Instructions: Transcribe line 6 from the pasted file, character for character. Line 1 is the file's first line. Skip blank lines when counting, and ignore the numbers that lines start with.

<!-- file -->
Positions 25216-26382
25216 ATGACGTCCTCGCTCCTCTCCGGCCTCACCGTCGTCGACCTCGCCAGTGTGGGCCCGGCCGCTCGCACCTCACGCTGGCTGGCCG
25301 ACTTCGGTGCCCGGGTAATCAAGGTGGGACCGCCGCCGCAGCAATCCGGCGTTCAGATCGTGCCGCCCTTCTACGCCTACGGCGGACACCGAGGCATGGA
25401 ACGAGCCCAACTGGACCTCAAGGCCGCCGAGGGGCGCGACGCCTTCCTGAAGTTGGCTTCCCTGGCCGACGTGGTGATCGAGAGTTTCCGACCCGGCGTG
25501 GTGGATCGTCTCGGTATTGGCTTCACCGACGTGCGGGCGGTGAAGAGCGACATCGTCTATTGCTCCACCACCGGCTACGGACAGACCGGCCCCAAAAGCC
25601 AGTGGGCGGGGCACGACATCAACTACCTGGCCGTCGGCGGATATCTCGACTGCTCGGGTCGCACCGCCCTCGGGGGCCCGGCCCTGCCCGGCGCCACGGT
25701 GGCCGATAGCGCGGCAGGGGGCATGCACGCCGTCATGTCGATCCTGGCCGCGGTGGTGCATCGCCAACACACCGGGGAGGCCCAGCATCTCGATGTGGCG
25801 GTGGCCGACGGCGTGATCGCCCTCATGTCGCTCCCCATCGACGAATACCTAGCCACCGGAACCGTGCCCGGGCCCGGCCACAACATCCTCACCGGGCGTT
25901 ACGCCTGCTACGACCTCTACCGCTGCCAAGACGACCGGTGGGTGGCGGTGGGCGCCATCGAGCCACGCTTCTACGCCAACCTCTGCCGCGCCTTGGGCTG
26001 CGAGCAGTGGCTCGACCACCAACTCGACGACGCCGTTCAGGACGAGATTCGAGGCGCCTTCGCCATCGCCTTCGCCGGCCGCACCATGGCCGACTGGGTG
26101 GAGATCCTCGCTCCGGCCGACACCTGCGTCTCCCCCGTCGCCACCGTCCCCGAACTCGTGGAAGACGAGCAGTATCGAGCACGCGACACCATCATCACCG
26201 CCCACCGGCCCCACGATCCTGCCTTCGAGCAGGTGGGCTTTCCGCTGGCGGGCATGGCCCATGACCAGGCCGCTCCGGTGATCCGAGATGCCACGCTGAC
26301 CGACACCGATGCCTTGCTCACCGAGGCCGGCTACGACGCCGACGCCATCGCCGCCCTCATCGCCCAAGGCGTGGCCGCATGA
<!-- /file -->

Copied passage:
25601 AGTGGGCGGGGCACGACATCAACTACCTGGCCGTCGGCGGATATCTCGACTGCTCGGGTCGCACCGCCCTCGGGGGCCCGGCCCTGCCCGGCGCCACGGT